ND: What other projects are you doing at Mbira Centre?

AC: Training, archiving, research and development are ongoing exercises. We invest every cent we can spare in these activities.

We are constantly thinking about the future and how we can contribute to putting mbira in a better place for future generations.

A positive development in the past year has been the establishment of the social responsibility wing of our activities, the Mbira Institute, which is an applied think-tank tackling issues hindering mbira development in Zimbabwe.

We have invited Zimbabwean intellectual giants such as professors Mandivamba Rukuni and Mhoze Chikowero as well as renowned multimedia artist, Kudzanai Chiurai, to lend a hand in designing the vision of the institute.

The institute’s mandate is to develop a theoretical framework and body of knowledge relating specifically to the development of mbira and generally, to African indigenous intellectual assets and capital.

ND: What inspired you to establish the Mbira Centre?

AC: Primarily the mbira itself. I cannot properly describe how much I love and am inspired by the instrument.

There is very little in my day to day experience that I cannot relate to mbira. If I eat a piece of cake I wonder why no one is making mbira cakes.

On my flight from Addis Ababa to Los Angeles I sat next to a neuro scientist and I believe we were both amazed at how much mbira had to offer neuro science!

Essentially, my approach to mbira is heavily influenced by this experience and that of my training and experience with film.
I tend to have a holistic approach and look at a task as both a creative and business enterprise. In the 1990s I lived in Los Angeles.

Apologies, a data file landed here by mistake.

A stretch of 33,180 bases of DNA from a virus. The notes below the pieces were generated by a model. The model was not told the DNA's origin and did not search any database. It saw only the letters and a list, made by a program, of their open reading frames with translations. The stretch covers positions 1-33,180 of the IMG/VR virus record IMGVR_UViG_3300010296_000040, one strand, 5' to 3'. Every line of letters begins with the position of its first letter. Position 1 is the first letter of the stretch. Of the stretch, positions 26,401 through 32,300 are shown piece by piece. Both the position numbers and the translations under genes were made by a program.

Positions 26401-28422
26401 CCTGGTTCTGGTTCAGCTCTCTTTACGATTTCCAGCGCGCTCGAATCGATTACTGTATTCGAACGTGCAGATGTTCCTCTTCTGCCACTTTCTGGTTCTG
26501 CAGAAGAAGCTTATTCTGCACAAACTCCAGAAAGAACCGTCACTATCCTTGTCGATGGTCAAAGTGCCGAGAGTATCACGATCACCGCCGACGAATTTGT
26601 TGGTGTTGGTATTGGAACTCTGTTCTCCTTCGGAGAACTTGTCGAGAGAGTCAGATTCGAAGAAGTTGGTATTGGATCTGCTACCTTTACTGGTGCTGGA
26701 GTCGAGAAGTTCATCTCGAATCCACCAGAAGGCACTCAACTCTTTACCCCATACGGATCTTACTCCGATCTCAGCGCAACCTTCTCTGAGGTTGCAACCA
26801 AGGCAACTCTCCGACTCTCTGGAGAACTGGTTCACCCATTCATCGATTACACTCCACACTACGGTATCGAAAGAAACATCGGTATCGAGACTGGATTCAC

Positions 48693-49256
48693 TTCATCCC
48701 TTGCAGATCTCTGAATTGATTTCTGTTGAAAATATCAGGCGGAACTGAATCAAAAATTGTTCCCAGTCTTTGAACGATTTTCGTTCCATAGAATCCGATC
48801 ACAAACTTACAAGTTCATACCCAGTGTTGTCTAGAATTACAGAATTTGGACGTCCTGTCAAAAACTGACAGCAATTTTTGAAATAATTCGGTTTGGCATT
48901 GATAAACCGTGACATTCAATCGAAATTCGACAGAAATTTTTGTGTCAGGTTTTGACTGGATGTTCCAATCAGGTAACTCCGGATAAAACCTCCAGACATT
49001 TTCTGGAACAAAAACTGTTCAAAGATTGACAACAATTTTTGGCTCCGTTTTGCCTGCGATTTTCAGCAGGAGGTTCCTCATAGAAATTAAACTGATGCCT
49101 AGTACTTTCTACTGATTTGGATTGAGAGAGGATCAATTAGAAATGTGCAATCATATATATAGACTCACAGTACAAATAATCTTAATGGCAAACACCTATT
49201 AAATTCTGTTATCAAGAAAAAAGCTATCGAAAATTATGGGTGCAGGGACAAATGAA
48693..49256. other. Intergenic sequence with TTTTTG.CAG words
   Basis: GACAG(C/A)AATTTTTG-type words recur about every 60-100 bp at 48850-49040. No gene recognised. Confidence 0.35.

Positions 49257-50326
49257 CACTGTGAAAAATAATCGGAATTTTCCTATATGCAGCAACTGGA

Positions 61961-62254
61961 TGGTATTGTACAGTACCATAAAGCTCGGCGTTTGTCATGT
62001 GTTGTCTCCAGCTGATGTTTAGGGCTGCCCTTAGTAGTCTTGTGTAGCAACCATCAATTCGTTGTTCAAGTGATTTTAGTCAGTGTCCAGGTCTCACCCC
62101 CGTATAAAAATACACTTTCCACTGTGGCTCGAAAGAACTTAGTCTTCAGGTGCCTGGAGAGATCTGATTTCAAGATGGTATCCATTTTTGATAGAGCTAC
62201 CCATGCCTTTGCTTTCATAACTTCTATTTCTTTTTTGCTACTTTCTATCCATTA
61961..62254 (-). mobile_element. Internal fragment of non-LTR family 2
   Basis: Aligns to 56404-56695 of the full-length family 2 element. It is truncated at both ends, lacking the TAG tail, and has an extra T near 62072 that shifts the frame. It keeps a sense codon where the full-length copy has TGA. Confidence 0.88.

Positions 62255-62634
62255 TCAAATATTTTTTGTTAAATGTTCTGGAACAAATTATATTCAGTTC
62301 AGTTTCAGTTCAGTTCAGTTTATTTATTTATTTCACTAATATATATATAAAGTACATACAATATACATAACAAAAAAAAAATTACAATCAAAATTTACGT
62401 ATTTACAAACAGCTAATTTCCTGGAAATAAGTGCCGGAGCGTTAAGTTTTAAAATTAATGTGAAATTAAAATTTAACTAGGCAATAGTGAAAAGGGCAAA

During that time I had the honour of being invited to Robert Redford’s Sundance Institute on a film-making fellowship for a month.
That experience and my knowledge of what George Lucas was doing through his Industrial Light and Magic profoundly affected my views on how one should go about their art or craft. I try to do the same in my work with mbira.

ND: A large number of Christians associate mbira with ancestral spirits. Can this instrument be viewed just as an entertainment instrument?

AC: It’s already an entertainment instrument. I don’t think that people go to a bar or a nightclub to listen to mbira as a form of religion.

ND: Do you work with schools to ensure that this heritage is perpetuated?

AC: We do. We have had a “mbira in schools” project running since 2000. We made submissions to the new curriculum review process and I am told on good authority that many of our recommendations were taken on board.

We have presented our case to the responsible ministers on several occasions and we even had an audience with President Robert Mugabe, during which we explained our mbira vision to him and why we felt that this vision was important to Zimbabwe.

The only thing left is for more and more institutions, organisations and businesses to rally behind our effort to normalise mbira by having it imbedded in the school system as a secular musical instrument used in the study of music.

ND: Thank you for your time

AC: My pleasure